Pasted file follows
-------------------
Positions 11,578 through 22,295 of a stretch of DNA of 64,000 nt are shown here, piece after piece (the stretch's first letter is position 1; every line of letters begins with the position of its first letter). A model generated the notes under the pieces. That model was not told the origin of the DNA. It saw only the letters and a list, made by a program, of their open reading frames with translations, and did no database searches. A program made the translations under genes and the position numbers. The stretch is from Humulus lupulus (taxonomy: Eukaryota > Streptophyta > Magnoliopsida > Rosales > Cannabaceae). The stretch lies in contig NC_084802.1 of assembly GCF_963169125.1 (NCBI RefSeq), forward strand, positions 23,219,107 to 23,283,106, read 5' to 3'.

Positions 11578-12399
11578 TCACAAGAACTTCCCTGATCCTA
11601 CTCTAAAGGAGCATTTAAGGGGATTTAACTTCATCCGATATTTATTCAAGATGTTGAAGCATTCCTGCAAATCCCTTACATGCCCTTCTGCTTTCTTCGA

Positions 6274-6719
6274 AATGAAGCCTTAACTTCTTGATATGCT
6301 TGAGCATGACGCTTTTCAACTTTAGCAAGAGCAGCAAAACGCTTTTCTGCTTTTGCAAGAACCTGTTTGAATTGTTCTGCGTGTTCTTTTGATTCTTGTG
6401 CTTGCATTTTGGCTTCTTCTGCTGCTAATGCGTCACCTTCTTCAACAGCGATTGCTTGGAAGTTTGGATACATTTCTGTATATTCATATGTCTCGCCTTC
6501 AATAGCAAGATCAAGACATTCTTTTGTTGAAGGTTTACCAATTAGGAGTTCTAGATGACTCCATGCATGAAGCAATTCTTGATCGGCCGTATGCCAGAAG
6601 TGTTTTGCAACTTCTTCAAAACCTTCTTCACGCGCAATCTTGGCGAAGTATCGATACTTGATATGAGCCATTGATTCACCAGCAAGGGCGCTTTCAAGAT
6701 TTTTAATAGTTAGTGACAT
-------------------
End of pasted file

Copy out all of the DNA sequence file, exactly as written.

Positions 11,578 through 22,295 of a stretch of DNA of 64,000 nt are shown here, piece after piece (the stretch's first letter is position 1; every line of letters begins with the position of its first letter). A model generated the notes under the pieces. That model was not told the origin of the DNA. It saw only the letters and a list, made by a program, of their open reading frames with translations, and did no database searches. A program made the translations under genes and the position numbers. The stretch is from Humulus lupulus (taxonomy: Eukaryota > Streptophyta > Magnoliopsida > Rosales > Cannabaceae). The stretch lies in contig NC_084802.1 of assembly GCF_963169125.1 (NCBI RefSeq), forward strand, positions 23,219,107 to 23,283,106, read 5' to 3'.

Positions 11578-12399
11578 TCACAAGAACTTCCCTGATCCTA
11601 CTCTAAAGGAGCATTTAAGGGGATTTAACTTCATCCGATATTTATTCAAGATGTTGAAGCATTCCTGCAAATCCCTTACATGCCCTTCTGCTTTCTTCGA

Positions 6274-6719
6274 AATGAAGCCTTAACTTCTTGATATGCT
6301 TGAGCATGACGCTTTTCAACTTTAGCAAGAGCAGCAAAACGCTTTTCTGCTTTTGCAAGAACCTGTTTGAATTGTTCTGCGTGTTCTTTTGATTCTTGTG
6401 CTTGCATTTTGGCTTCTTCTGCTGCTAATGCGTCACCTTCTTCAACAGCGATTGCTTGGAAGTTTGGATACATTTCTGTATATTCATATGTCTCGCCTTC
6501 AATAGCAAGATCAAGACATTCTTTTGTTGAAGGTTTACCAATTAGGAGTTCTAGATGACTCCATGCATGAAGCAATTCTTGATCGGCCGTATGCCAGAAG
6601 TGTTTTGCAACTTCTTCAAAACCTTCTTCACGCGCAATCTTGGCGAAGTATCGATACTTGATATGAGCCATTGATTCACCAGCAAGGGCGCTTTCAAGAT
6701 TTTTAATAGTTAGTGACAT